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Hunger and its children

The Office of the Presidential Spokesperson cited a hunger incidence survey conducted by the Social Weather Stations which found that the proportion of families experiencing involuntary hunger has dropped from 17.2 percent in December 2014 to 13.5 percent in March 2015. It was concluded that this 3.7-point drop translates to an estimated 800,000 families no longer experiencing involuntary hunger. The 13.5-percent total hunger in March 2015 is the sum of 11.1 percent (estimated at 2.5 million families) who experienced moderate hunger and 2.4 percent (estimated at 522,000 families) who experienced severe hunger. Curiously, the self-rated hunger in Metro Manila in the second quarter was way higher than those in the rest of Luzon (10.7 percent), Visayas (11.7 percent), and Mindanao (14.3 percent). Secretary Edwin Lacierda noted that the improving hunger rate is a result of the government’s various programs which includes the highly-budgeted Pantawid Pamilyang Pilipino Program.

All of these statistics are well and good, considering that they are being touted by the primary government mouthpiece. Note, however, the following statistics and information from other government agencies, notably the Department of Agriculture, to paint the whole picture: 1.) Just recently, the National Food Authority said it has invited Cambodia, Vietnam and Thailand to bid for the contract to supply us an additional 250 metric tons of rice this year. This is on top of the earlier 500 metric tons of rice that the government approved this year. 2.) As of May 05 this year, total value of production losses of crops caused by El Nino was reportedly at P1.65 billion. 3.) El Nino has already affected 24,662 hectares of rice, with a total estimated value at P1.035 billion. Add to this the damage to the corn sector (P605 million) and those for high-value crops (P14.5 million). 4.) The fisheries sector will also add to the above conundrum. According to a fisheries situationer from January-March 2015 from the Bureau of Agricultural Statistics, the decrease in total value of fisheries production at 2.57 percent continued until the first quarter of 2015. Among the major species, milkfish, tilapia, roundscad, skipjack, and seaweed recorded production losses this quarter with 0.07 percent, 2.80 percent, 19.45 percent, 7.03 percent, and 0.20 percent negative growths, respectively.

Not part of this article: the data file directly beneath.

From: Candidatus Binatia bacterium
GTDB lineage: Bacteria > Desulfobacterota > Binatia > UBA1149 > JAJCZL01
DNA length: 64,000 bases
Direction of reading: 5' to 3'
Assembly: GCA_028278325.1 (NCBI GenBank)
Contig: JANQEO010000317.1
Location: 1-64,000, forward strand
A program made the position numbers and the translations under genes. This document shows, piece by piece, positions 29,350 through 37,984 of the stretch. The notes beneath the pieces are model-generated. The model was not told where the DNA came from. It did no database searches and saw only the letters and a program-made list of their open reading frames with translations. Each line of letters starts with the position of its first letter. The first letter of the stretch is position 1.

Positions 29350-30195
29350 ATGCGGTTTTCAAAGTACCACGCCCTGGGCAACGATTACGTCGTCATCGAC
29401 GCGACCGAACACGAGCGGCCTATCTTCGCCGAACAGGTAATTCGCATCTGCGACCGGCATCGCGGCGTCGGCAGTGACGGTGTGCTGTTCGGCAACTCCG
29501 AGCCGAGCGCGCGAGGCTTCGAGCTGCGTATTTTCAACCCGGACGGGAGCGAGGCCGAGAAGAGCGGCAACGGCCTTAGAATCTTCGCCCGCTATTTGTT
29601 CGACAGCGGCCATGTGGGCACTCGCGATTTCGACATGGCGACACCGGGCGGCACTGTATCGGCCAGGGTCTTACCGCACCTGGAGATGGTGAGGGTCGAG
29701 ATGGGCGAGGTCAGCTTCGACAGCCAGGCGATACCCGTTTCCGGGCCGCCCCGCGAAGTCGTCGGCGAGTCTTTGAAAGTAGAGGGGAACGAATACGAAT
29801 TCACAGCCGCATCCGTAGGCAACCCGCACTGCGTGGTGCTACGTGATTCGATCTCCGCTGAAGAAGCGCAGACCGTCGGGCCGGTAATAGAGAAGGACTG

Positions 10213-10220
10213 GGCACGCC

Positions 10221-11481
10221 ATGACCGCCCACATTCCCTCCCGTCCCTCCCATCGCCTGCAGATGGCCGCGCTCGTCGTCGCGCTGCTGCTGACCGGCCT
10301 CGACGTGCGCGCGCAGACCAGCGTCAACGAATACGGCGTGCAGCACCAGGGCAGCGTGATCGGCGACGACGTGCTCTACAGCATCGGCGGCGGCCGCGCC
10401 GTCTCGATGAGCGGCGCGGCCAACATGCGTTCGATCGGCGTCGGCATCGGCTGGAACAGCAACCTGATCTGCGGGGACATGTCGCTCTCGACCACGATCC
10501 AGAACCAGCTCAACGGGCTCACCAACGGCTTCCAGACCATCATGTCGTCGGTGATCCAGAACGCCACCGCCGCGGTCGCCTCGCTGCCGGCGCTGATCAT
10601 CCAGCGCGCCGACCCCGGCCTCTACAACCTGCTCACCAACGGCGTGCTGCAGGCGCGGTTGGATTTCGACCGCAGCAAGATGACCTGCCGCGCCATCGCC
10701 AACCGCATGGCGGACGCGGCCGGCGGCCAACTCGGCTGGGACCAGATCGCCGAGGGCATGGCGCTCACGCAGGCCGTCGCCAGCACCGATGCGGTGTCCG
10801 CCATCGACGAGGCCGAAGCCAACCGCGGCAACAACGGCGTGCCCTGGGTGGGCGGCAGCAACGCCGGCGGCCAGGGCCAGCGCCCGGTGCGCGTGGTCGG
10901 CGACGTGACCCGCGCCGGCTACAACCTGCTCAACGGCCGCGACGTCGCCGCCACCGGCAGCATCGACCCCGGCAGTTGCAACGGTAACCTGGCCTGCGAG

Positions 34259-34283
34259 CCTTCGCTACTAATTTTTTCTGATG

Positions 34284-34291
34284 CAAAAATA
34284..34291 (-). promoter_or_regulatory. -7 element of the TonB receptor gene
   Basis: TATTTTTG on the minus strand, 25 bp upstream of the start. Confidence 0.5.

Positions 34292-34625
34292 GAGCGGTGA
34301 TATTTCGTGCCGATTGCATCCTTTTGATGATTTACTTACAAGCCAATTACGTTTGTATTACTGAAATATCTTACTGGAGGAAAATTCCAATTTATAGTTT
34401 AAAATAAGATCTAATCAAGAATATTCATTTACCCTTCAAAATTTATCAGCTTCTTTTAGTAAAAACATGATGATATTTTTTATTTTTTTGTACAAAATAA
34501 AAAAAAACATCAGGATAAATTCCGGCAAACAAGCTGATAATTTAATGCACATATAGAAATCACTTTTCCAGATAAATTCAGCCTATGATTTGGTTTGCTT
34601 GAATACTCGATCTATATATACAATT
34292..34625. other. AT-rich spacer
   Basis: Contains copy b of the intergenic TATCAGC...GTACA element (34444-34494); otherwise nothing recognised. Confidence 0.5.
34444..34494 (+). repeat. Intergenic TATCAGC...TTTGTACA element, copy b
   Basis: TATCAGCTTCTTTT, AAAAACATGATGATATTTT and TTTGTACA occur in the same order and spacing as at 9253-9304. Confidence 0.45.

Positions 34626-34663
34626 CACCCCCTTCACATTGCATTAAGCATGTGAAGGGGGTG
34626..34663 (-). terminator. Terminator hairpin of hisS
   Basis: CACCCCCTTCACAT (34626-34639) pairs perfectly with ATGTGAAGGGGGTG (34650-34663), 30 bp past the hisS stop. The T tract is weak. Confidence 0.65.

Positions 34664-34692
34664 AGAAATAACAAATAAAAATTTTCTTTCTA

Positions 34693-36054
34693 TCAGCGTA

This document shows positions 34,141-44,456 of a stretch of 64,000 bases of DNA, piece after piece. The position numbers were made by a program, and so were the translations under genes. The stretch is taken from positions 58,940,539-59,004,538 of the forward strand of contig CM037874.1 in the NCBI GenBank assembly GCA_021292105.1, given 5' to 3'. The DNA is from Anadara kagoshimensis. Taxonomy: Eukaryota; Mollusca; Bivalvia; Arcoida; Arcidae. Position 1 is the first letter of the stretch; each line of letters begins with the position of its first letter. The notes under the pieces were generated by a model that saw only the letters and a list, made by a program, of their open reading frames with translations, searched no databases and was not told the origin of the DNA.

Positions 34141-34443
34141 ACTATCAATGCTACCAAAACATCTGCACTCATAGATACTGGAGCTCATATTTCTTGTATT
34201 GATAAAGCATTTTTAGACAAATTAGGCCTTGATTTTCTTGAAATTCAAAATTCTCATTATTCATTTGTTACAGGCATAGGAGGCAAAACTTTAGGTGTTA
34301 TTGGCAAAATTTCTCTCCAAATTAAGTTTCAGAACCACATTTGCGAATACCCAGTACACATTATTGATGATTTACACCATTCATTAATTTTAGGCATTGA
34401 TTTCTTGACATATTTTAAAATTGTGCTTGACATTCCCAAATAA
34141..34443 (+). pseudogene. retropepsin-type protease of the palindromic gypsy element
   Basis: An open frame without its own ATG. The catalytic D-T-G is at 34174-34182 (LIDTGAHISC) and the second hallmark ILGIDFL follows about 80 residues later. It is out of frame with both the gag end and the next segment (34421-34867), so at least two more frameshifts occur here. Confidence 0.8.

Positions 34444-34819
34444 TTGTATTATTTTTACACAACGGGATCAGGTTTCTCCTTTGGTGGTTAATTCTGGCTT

Considering that majority of the Filipinos have a diet which consist mostly of grains and fish, I cannot reconcile the numbers of which are variously being cited by our government agencies. If production of our staple food is going down, how is it that the number of the hungry is also going down? What is the ordinary Juan dela Cruz eating nowadays to satisfy his hunger?

Perhaps the numbers would prove true the allegations of TUCP-Nagkaisa when it downplayed the results of the SWS survey. The labor group said that the poor, especially in urban areas, are being satiated by “Pagpag”, which are leftover food from restaurants that are scavenged from garbage dumps.

It is said that necessity is the mother of all inventions. It is frightening to fathom what further offspring the further deterioration of our food security will produce. This is something to ponder upon this coming 2016, if we, as a nation, would still allow this incompetent administration under the guise of a fraudulent tuwid na daan, to continue.

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